Joshua finally questioned God and said, “Alas, Sovereign Lord, why did you ever bring this people across the Jordan to deliver us into the hands of the Amorites to destroy us? If only we had been content to stay on the other side of the Jordan! Pardon your servant, Lord. What can I say, now that Israel has been routed by its enemies?The Canaanites and the other people of the country will hear about this and they will surround us and wipe out our name from the earth. What then will you do for your own great name?” Joshua is being kind of cheeky like an ungrateful child by saying if you weren’t going to help us, why did you bother bringing us here?

God’s response in Chapter 7 verse 10 was pretty blunt if you ask me, “The Lord said to Joshua, “Stand up! What are you doing down on your face? Israel has sinned; they have violated my covenant, which I commanded them to keep. They have taken some of the devoted things; they have stolen, they have lied, they have put them with their own possessions.That is why the Israelites cannot stand against their enemies; they turn their backs and run because they have been made liable to destruction. I will not be with you anymore unless you destroy whatever among you is devoted to destruction.” So it was pretty clear what Joshua had to do. He had to flush out the thieves to appease God and then have a serious stoning session with the offenders.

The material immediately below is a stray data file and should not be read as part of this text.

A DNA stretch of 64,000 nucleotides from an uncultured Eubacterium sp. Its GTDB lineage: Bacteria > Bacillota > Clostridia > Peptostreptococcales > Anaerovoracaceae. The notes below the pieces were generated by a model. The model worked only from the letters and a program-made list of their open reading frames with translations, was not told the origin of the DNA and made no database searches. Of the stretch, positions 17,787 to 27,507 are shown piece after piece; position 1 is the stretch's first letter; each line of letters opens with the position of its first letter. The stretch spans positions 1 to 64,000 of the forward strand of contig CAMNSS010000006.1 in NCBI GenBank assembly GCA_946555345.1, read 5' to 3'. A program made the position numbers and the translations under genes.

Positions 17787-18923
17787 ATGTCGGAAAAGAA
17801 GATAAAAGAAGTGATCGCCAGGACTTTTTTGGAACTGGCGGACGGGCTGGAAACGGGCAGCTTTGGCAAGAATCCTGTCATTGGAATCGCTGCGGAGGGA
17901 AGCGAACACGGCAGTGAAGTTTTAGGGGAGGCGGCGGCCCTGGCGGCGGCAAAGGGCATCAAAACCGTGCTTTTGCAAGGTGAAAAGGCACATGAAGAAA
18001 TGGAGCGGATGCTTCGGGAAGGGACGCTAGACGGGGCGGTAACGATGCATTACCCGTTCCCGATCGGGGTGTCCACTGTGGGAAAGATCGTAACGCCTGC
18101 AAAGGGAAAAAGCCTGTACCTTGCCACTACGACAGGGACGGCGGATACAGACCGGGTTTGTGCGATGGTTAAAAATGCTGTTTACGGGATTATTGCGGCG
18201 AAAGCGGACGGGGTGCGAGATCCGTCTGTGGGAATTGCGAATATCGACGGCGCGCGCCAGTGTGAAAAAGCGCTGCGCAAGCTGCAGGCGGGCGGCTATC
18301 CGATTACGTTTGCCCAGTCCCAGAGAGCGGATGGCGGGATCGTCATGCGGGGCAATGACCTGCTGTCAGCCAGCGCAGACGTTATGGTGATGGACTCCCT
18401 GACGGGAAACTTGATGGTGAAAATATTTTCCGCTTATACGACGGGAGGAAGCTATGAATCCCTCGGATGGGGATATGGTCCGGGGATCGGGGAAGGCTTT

Everyone got back on track and the Israelites managed to capture Ai on the second go thanks to God’s assistance and eventually added the north and south to their collection. They divided the land up for the 12 tribes and by the end of this book like all great men in the bible so far Joshua had aged and passed on. He was 110 years old and his last bit of advice to the Israelites on his deathbed was, “You are not able to serve the Lord. He is a holy God; he is a jealous God. He will not forgive your rebellion and your sins. If you forsake the Lord and serve foreign gods, he will turn and bring disaster on you and make an end of you, after he has been good to you.” Seriously folks, how many warnings can the Israelites get before this stuff sinks in to their heads? Now the question is who will be the next great leader? Stay tuned till the Book of Judges.

 

About Erin Chapman (32 Articles)
<p>Erin is a writer and co-admin for the online vampire magazine Vamped. She is owner of Vampire Classifieds and Horror Classifieds. Her background is marketing and sales and has been in the industry for over 12 years. She lives in Vancouver, Canada.</p>